Monster Trucks has glimmers of interesting and inspired ideas behind its storyline, but ultimately, it feels surprisingly pedestrian, ticking the expected boxes of a family-friendly action-comedy, with few surprises beyond the unusual presence of Creech. The movie tries for something of an anti-fossil fuels message, namely by making its villain a crooked oil tycoon and having his big plan threaten the livelihoods of some adorable creatures that eat oil, but it never really finds a clever or effective way to integrate it into the story. Instead, much of the movie is just Tripp and Creech causing trouble around their small town. In fact, it’s kind of amusing to make a game out of the movie by pointing out the amount of times that Tripp just unrealistically gets away with causing a bunch of property damage and mayhem, even when the authorities can easily identify him!

There are moments of fun in Monster Trucks, even when it’s objectively not that great of a movie, but they’re also dotted between a bunch of cliched, dull moments that don’t feel creative or engaging. These moments also have a weird contrast with the hilariously irresponsible roadway carnage that sometimes occurs in various scenes throughout Monster Trucks, at worst displaying a moral for children that endangering people and destroying property doesn’t matter if you’re trying to protect your friend, or even your pet. These consequence-free moments will nonetheless amuse adults who are fully aware of the lack of intelligence that Monster Trucks will inevitably sport for them, but if you do bring kids to the movie, you might want to stress to them that this is not how things work in the real world!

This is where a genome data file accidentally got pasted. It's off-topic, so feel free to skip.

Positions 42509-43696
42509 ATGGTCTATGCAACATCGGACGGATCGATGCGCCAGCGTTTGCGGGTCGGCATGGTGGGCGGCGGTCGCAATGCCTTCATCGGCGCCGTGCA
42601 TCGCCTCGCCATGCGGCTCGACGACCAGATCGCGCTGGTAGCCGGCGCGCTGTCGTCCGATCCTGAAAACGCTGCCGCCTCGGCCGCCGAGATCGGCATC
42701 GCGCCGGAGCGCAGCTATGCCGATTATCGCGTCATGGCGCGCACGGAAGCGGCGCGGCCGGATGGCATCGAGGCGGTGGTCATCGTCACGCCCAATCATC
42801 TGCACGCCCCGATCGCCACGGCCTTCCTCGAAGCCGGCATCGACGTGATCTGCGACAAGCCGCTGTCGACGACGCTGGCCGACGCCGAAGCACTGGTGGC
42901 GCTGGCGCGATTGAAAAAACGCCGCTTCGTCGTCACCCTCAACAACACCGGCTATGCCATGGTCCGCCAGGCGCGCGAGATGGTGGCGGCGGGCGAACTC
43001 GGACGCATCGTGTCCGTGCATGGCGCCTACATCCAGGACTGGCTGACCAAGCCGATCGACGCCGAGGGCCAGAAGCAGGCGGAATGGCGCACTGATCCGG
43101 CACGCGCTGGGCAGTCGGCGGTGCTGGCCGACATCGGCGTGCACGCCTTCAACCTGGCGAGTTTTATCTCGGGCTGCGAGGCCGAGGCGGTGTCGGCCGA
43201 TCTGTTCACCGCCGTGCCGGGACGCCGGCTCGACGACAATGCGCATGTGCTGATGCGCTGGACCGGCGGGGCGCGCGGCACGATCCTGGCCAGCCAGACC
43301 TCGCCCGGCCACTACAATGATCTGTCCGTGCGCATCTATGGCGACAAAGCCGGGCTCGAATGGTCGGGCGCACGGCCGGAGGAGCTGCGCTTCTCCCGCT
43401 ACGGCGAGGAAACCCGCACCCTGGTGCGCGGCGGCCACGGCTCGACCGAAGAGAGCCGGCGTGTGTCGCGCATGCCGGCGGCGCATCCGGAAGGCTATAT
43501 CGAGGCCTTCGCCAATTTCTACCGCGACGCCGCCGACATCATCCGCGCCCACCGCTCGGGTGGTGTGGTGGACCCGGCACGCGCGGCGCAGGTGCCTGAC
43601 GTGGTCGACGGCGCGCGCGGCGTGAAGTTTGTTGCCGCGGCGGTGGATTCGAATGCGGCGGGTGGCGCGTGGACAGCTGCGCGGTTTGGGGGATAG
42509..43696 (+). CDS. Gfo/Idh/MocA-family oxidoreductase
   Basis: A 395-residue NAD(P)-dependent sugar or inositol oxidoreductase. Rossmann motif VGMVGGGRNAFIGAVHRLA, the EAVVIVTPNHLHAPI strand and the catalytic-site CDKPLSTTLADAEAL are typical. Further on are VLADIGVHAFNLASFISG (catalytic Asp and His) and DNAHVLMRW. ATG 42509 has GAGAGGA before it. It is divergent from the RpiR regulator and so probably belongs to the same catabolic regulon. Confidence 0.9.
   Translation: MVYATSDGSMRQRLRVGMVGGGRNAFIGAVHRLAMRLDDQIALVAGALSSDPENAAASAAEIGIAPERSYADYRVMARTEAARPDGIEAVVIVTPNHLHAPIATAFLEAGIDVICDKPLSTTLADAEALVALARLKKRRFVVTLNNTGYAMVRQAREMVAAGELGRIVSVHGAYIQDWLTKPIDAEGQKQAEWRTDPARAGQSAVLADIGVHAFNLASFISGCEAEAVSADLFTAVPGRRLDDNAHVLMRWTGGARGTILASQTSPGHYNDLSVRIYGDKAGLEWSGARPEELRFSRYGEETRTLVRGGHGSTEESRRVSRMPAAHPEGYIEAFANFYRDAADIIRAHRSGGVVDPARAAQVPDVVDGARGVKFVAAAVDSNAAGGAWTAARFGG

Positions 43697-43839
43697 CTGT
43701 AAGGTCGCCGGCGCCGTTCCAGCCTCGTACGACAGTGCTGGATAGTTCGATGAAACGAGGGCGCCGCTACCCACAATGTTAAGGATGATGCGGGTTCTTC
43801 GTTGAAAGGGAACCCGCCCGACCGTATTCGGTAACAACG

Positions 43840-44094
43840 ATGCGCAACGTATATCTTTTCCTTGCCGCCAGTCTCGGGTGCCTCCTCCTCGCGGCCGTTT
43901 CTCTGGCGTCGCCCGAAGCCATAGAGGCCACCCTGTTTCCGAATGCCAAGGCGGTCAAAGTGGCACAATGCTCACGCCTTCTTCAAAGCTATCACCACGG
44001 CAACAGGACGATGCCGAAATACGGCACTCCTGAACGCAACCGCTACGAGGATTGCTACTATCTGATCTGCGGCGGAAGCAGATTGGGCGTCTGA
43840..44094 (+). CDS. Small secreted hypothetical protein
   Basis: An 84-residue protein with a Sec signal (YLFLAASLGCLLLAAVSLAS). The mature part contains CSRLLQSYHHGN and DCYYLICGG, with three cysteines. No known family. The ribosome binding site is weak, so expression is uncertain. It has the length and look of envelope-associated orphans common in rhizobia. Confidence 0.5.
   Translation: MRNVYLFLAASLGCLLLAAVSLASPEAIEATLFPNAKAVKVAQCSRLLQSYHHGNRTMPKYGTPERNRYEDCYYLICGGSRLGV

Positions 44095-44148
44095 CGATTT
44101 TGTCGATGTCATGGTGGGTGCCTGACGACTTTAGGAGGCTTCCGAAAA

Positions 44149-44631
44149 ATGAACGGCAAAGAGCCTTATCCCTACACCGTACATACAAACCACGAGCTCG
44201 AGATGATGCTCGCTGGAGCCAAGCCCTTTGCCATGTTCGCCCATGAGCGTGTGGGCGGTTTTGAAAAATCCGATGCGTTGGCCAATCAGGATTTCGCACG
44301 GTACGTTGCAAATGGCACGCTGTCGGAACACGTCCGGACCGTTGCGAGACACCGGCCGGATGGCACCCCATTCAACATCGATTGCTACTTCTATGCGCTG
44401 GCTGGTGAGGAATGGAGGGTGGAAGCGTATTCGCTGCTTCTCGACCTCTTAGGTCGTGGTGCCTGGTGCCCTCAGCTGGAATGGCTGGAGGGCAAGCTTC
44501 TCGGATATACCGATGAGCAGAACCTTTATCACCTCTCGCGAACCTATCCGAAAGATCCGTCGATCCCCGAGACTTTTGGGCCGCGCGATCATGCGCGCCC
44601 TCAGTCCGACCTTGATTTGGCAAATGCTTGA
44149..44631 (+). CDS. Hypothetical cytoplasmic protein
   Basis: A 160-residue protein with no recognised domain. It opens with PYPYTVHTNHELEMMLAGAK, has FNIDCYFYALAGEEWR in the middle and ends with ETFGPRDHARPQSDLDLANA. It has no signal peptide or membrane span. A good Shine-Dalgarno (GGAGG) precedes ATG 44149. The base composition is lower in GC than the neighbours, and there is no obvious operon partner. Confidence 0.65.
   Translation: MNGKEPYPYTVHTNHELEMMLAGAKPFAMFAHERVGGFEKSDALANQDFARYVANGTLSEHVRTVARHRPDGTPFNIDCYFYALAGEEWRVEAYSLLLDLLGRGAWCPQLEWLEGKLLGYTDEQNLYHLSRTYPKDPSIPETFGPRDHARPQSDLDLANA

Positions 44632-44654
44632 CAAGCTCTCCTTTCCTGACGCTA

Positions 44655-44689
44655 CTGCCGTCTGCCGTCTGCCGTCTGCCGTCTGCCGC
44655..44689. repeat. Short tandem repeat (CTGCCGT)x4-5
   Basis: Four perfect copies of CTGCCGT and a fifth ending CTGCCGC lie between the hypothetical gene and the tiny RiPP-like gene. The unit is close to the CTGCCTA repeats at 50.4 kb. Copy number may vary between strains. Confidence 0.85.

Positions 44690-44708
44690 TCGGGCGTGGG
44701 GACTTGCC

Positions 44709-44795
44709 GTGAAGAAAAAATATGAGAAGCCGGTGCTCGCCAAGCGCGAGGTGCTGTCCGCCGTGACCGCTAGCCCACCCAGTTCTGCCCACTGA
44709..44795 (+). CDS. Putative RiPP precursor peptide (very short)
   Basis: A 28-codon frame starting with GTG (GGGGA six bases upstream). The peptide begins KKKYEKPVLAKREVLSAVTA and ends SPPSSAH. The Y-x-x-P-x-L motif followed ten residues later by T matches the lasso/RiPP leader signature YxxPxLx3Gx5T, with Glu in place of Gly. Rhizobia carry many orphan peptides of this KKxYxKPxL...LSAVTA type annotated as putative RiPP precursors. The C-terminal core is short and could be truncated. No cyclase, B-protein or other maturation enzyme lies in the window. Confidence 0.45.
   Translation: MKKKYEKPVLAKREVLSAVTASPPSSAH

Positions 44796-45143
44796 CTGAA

Chris Wedge directs Monster Trucks, which has the unfortunate distinction of being Wedge’s first live-action directing effort. This is yet more of an indication that Monster Trucks might have been better off as a fully animated movie, rather than a live-action movie. Wedge has exclusively worked with Blue Sky Studios and 20th Century Fox Animation in the feature film space before now, having helmed Epic, Robots and the original Ice Age movie. In fairness, those are among the better Blue Sky Studios movies, and for what it’s worth, Wedge doesn’t do a terrible job directing Monster Trucks, even if the directing flourishes seem to be reserved for just a handful of scenes.

When Monster Trucks is letting loose and having fun, it’s fairly enjoyable to watch for those who aren’t expecting too much. There’s a mischievous energy to the movie that does feel at least somewhat infectious, but any time there isn’t an eye-popping action moment, Monster Trucks feels far too boring. Wedge doesn’t seem like he truly cares about mining any depth or complexity from the personalities on display, so the actors don’t seem to have been given a whole lot of direction. In most scenes, it feels like the actors are winging it, which, frankly, isn’t that hard to do, since this movie’s script is pretty trite and shallow.

I doubt that kids will care about the characters’ simplistic performances and dispositions, but adults will definitely get the sense that all of Monster Trucks’ heart is within its fictional beast. Like I said, Creech is at least difficult not to love whenever he’s on screen, but the human characters don’t get nearly the same level of care in the direction. Kids in particular will savour the senseless destruction and frequent mischief throughout Monster Trucks, but there’s nothing to really dig into beyond that simple-minded amusement.


The soundtrack in Monster Trucks is at least pretty passable. It’s predictably brash, it has the kind of energy that everything outside of the action scenes disappointingly lacks, and it does do a decent job of providing an acceptable sense of charm and whimsy to the production. The music suite, composed by Dave Sardy, is obviously nothing special, and has no sense of distinction as far as family-friendly action-comedies go, but the music does get the job done.

The rest of the audio work doesn’t have that much punch behind it, since this movie does seem to be concerned about being frightening to children, hence the softening of the sound mixing. There’s a few scenes where the power and ferocity of Creech and other vehicles are cranked up a bit more, but much of Monster Trucks’ audio wouldn’t feel that out-of-place in, once again, an animated movie. This results in action scenes that are entertaining to watch, but feel pretty lightweight to listen to, not leaving much of a monstrous element to the titular ‘monster trucks’, or anything else for that matter.